For young ghouls and goblins who set out for trick-or-treating Saturday, officials say common sense is the best treat to possess.
"I think it's important that kids trick-or-treat with adult supervision, especially if it's after dark," says Lawrence-Douglas County Fire & Medical Battalion Chief Peter Houston.
Houston said medical officials usually aren't called for accidents or medical problems involving children on Halloween. But he said older people may overdo the holiday, especially if it falls on a weekend.
City officials have set 6:30 to 8:30 p.m. Saturday as suggested trick-or-treat times.
Here are some safety tips from Children's World learning centers and Dr. Barton Schmitt at The Children's Hospital in Denver to guide parents in providing their children with a safe and happy Halloween:
- Avoid last-minute panic. Try to put a costume together well in advance.
- Make the costume large enough to wear over warm clothing and short enough that your child won't trip over it.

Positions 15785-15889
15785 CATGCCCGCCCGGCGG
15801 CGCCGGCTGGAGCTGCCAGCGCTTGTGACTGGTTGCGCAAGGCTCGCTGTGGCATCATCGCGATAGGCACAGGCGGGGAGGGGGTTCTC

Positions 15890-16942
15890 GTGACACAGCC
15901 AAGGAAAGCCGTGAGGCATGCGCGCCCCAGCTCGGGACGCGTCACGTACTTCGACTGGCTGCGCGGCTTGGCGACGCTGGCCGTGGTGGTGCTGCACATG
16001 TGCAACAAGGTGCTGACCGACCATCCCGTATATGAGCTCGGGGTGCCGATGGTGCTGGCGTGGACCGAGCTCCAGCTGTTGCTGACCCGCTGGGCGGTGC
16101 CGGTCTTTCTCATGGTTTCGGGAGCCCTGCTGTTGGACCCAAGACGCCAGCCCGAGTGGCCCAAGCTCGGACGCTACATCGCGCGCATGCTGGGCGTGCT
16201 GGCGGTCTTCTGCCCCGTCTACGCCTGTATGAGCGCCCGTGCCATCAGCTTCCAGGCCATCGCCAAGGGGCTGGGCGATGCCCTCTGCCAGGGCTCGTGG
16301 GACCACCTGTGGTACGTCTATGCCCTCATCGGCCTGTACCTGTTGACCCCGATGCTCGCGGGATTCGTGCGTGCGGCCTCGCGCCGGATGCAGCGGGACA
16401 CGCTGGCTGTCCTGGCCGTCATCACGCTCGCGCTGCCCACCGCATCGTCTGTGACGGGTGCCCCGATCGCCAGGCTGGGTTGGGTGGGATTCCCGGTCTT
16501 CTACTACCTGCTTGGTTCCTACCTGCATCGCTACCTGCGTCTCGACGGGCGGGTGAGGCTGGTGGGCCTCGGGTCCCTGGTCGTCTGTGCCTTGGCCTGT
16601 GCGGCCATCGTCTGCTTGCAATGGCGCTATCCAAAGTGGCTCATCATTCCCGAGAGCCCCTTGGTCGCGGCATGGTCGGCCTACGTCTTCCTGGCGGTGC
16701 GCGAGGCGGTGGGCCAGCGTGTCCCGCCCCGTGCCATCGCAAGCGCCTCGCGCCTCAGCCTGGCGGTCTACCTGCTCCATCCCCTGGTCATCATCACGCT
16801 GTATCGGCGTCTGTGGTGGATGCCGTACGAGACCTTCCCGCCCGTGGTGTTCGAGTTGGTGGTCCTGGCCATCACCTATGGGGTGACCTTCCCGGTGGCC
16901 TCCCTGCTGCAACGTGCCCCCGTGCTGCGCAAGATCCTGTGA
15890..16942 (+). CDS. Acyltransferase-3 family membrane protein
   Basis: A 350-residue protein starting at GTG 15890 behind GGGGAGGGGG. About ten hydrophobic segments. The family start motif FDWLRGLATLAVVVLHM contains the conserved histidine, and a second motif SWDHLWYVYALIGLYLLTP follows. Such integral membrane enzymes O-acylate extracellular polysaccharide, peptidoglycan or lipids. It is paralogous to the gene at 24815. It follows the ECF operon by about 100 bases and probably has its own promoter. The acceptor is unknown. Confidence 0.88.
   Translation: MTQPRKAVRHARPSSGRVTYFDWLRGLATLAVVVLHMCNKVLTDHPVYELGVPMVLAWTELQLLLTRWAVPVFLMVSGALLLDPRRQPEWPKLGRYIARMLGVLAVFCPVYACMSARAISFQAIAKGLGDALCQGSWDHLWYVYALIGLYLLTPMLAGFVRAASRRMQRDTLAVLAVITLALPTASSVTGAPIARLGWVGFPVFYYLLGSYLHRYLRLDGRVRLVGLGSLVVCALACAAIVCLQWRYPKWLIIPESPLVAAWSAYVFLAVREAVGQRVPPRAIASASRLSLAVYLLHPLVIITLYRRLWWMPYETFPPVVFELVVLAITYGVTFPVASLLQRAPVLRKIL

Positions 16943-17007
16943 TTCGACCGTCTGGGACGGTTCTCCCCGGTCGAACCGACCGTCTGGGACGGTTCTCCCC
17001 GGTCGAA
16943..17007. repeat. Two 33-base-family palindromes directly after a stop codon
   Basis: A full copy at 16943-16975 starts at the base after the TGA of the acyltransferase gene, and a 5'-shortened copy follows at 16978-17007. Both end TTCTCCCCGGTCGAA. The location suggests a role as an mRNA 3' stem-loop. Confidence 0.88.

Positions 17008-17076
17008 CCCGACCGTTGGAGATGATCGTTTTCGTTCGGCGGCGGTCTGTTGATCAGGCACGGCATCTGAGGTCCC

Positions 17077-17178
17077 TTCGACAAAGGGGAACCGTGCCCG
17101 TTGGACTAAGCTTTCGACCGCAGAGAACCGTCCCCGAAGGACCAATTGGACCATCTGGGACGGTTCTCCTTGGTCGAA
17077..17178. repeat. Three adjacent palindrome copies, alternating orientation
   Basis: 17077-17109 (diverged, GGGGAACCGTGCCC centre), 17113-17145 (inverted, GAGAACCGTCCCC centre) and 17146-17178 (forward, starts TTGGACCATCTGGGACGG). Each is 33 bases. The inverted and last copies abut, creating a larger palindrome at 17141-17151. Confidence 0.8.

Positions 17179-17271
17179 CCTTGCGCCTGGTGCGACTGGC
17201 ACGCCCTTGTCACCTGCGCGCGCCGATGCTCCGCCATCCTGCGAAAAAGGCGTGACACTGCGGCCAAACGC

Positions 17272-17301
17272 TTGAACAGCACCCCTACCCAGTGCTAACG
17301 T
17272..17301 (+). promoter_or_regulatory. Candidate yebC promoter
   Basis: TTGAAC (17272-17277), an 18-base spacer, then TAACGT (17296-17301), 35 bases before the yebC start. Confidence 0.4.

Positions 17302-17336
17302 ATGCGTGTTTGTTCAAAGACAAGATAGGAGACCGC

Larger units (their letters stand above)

- Never wear masks that interfere with vision. Use makeup or face paint instead.
- Don't allow children to carry sharp objects. Swords and knives should be made out of cardboard.
- After dark, carry a flashlight and place reflective tape on the costume, or wear light-colored clothing.
- After dark, trick-or-treat only at homes with an outside light on.
- Guide your children toward homes of their friends and people they know, staying away from unfamiliar neighborhoods.
- Children should trick-or-treat with a parent or older sibling. In case they get lost, children should carry identification in a pocket or on a sleeve. It should not, however, be openly visible on their costumes.